That detailed focus comes to the fore later as Fecan gives a tour of the construction zone that has been the main floor of CTV’s headquarters for months. He stops to chat with contractors asking specific questions, clearly following the progress and making sure that his vision is completed to the last facet.
The space that used to house various CHUM and CITY-TV “environments” is old stomping ground for Fecan. Following an early stint as a public affairs producer for CBC Radio where he created the hit series Quirks and Quarks, Fecan was recruited by Moses Znaimer to help launch CityPulseNews. It was here that the trendy news producer famously broke an ankle trying to jump a fence to cover a train derailment story, one of many clues that belie his calm exterior.
The move to CITY-TV was the first step in what became a meteoric rise that also saw Fecan leave news and current affairs to rejoin CBC as programmer.
In 1985, Fecan moved to New York, where he apprenticed under programming legend Brandon Tartikoff as VP creative affairs at NBC.
“I’ve been very blessed to have worked for a lot of very strong visionary people,” Fecan says. “But Brandon would be in a class by himself. He is the greatest television programmer of all time. And that’s saying a lot, because he learned from (Fred) Silverman and (Grant) Tinker. And these guys weren’t slouches, either.”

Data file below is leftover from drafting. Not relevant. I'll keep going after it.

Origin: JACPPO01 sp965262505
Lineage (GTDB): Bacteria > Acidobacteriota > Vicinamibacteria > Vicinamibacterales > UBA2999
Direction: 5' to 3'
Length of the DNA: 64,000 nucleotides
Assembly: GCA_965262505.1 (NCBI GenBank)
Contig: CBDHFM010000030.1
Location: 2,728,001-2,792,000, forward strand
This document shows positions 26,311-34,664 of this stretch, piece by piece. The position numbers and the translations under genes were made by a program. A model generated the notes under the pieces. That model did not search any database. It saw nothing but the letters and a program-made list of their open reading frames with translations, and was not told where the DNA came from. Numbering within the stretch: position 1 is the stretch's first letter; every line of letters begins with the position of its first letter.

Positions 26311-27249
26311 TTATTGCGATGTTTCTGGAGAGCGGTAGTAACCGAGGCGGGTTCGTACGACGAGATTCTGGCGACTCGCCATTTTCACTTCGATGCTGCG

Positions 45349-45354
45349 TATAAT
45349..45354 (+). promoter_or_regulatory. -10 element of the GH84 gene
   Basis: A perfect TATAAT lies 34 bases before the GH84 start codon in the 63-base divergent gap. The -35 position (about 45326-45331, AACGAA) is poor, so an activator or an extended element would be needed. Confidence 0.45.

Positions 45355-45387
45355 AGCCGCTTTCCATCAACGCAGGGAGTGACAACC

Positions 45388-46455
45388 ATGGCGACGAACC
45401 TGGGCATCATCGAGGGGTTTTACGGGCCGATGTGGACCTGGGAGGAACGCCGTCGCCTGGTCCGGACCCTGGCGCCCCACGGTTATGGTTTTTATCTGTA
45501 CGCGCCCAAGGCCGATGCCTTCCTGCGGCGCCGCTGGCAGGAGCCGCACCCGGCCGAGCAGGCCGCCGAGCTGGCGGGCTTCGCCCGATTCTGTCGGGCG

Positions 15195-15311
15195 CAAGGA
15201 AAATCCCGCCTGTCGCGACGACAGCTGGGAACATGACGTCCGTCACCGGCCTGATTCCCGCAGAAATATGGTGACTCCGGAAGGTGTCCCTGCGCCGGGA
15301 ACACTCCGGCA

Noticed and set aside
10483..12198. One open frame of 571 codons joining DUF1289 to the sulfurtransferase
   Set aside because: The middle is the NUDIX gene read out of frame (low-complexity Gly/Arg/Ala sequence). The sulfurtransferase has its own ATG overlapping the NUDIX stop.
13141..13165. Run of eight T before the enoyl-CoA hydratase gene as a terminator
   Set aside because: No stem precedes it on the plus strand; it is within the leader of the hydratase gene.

After a two year stint at NBC, 33-year-old Fecan returned again to CBC taking over the programming reigns of the entire English network. Here, for the next seven years he shepherded a slate of shows which continue to resonate decades later. These included Degrassi Junior High, Street Legal,Kids in the Hall, Royal Canadian Airfarce, This Hour Has 22 Minutes, The Road to Avonlea and MOW The Boys of St. Vincent.
To producer Linda Schuyler it’s his visionary thinking that she finds most compelling. Schuyler and Fecan’s relationship stretches back to 1987. “He is the one person in Canada who has this genuine broadcaster vision. And it’s a particular vision.”